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Humanitarian Bulletin Somalia, 1 November - 4 December 2018 [EN/SO]

Publication date

Highlights - Deyr seasonal rains have underperformed so far.

  • Over 4.2 million people will need assistance in 2019.

  • Lughaye, six months after Cyclone Sagar.

  • IDP woman attains self-reliance.

  • Sustained humanitarian funding leads to reduced needs.

Deyr season records poor rains

Seasonal rains have underperformed so far

Seasonal rains have underperformed so far The Deyr rainy season has predominantly underperformed so far, contrary to the average to above-average projections. Areas in the north-east are particularly affected, with reports of limited or no rainfall. Humanitarian organizations are reporting that some pastoralist communities in Puntland (Bari region) have begun migrating due to water shortages. These areas had already been adversely affected by recent climatic shocks (drought and Cyclone Sagar). Puntland’s Humanitarian Affairs and Disaster Management Agency (HADMA) has appealed for early interventions to avoid a worsening of the humanitarian situation.

Rainfall performance was mostly poor in the first two weeks of November, according to the FAO-led Somalia Water and Land Information Management (SWALIM) unit. In October, most areas recorded limited rains. In Puntland, no rainfall was reported in most of Bari,
Nugaal and northern Mudug. Light showers were reported in pockets of Northern Inland Pastoral livelihood zone and in pockets of Gaalkacyo district in Mudug. In the south, light rains were reported in many areas. Moderate rainfall was reported in some areas of Juba Pastoral zone, in Southern Inland Pastoral and Sorghum High Potential Agropastoral livelihood zones in Middle and Lower Shabelle.

Preliminary outlook

Based on the FSNAU and FEWS NET’s preliminary Deyr 2018 assessment in November, below-average, poorly distributed rainfall and high pest incidence are expected to result in below-average Deyr cereal production. Production will likely be 60 to 70 per cent of the average in most southern areas, but significantly below-average in low potential, agropastoral areas in the north. However, early-planted, pump-irrigated maize production will likely be normal. Carried-over Gu stocks, the Deyr harvest, normal livestock production, and favourable terms of trade are expected to sustain Minimal (IPC 1) and Stressed (IPC 2) outcomes across most of the southern areas, but agro-pastoral livelihood zones in Bay and Bakool are likely to deteriorate to Crisis (IPC 3) by February 2019.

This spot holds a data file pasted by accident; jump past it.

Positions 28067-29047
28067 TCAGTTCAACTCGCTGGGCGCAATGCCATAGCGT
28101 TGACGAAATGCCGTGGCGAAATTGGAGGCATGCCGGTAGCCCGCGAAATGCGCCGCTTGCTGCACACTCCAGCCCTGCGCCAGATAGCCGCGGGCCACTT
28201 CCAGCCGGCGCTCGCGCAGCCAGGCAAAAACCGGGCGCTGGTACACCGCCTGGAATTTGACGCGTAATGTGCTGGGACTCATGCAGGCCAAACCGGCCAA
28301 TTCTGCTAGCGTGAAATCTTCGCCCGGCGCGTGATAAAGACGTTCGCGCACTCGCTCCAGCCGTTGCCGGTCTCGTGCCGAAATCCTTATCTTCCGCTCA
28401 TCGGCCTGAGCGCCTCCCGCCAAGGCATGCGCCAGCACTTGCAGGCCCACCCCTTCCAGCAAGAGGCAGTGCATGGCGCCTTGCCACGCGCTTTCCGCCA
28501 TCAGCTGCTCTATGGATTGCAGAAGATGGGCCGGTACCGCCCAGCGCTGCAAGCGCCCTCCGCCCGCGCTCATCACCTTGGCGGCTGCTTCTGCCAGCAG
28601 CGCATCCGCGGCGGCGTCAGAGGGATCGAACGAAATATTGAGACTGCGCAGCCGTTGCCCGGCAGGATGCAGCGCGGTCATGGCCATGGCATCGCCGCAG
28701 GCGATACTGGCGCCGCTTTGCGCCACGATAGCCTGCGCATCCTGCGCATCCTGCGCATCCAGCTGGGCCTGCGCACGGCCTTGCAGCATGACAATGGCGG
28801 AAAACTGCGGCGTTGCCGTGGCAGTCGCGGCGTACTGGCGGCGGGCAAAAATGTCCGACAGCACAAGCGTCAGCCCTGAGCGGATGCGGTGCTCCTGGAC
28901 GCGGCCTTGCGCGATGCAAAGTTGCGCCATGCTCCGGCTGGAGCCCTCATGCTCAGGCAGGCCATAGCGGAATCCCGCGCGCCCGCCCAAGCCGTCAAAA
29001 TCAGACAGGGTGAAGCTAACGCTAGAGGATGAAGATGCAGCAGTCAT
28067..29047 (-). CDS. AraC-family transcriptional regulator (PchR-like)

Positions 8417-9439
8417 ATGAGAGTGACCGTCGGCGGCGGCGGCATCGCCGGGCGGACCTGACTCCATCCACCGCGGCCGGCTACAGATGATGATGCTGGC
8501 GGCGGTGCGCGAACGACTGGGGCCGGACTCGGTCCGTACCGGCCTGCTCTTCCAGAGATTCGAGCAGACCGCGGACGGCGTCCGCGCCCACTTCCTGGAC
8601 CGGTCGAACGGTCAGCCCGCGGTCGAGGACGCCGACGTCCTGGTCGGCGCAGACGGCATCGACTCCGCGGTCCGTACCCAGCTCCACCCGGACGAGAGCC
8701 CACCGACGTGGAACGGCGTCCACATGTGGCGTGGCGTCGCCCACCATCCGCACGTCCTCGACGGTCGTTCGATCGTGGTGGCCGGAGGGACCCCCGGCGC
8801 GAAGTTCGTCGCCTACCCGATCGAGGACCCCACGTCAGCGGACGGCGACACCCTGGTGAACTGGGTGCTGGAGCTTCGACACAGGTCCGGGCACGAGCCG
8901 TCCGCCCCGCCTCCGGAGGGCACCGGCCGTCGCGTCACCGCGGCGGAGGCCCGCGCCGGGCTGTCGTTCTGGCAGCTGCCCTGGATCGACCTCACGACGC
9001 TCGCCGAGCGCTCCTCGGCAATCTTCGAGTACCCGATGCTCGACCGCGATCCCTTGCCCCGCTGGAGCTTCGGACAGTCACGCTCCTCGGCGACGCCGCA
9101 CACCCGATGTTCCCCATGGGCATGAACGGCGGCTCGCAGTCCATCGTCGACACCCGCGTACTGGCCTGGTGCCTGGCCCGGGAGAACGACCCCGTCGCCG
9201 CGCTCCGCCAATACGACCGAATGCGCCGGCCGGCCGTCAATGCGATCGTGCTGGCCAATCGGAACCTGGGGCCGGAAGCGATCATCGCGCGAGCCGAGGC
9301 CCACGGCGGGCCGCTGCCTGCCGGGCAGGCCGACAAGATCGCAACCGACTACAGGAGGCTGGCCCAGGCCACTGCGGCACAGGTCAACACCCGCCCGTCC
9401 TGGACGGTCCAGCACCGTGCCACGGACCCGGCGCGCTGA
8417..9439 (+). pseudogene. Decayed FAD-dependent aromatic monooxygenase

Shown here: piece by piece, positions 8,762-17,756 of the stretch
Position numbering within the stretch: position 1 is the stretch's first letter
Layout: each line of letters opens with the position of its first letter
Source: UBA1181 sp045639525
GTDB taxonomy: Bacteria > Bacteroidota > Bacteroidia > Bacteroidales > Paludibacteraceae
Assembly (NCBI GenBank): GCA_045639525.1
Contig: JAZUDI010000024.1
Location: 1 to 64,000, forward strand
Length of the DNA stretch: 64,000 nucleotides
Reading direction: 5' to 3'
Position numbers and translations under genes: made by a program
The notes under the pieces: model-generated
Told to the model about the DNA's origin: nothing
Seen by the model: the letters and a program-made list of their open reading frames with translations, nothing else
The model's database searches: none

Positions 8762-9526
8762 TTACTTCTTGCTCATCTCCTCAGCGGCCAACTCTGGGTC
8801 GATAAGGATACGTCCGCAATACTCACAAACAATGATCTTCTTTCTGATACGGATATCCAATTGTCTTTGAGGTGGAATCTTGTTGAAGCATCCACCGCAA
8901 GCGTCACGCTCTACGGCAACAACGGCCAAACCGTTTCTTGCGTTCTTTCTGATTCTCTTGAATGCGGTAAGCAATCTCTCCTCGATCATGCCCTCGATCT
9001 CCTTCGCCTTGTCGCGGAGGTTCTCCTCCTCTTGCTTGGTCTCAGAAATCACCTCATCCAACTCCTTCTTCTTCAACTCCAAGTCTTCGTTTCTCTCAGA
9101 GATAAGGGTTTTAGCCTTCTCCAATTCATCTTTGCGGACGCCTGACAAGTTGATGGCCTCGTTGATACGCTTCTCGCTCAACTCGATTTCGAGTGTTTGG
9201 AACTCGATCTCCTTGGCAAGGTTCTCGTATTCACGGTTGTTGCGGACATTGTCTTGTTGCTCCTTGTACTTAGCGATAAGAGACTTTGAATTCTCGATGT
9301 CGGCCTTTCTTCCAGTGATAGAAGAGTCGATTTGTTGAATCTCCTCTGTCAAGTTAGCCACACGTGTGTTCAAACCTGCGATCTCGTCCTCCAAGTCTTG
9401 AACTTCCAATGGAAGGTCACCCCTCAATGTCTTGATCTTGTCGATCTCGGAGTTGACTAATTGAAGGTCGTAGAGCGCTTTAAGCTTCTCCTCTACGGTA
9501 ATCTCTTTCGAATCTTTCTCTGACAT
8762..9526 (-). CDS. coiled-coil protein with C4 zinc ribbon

In most central agro-pastoral areas, Deyr crops experienced widespread germination failure or severe moisture stress in the early stages. As a result, a below-average cowpea harvest is anticipated. In Northwestern agropastoral zones, FSNAU and the Ministry of Agriculture of Somaliland estimate that the 2018 Gu/Karan seasonal cereal harvest was 78 per cent below the seven-year average, which is worse than previously projected, due to below-average rainfall, above-average temperatures, and high stalk borer and quelea bird presences. Poor Deyr crop and fodder production is also likely. Though the current food security situation will largely be maintained, Crisis levels (IPC 3) are now expected in the Togdheer Agro-pastoral livelihood zone by February next year.

Pasture and water availability is limited in some northeastern and central pastoral areas. A medium level of livestock births occurred, but some newborns may not survive the Deyr, and the upcoming Jilaal dry season. Body conditions, milk production, and livestock value may deteriorate quicker than previously anticipated. Given the already unsustainable livestock holdings, poor pastoral families’ access to food and income are likely to decline through April 2019. Crisis (IPC 3) is expected in the Northern Inland Pastoral, Addun Pastoral, and Coastal Deeh Pastoral and Fishing livelihood zones, with Emergency (IPC 4) expected in the Guban Pastoral livelihood zone.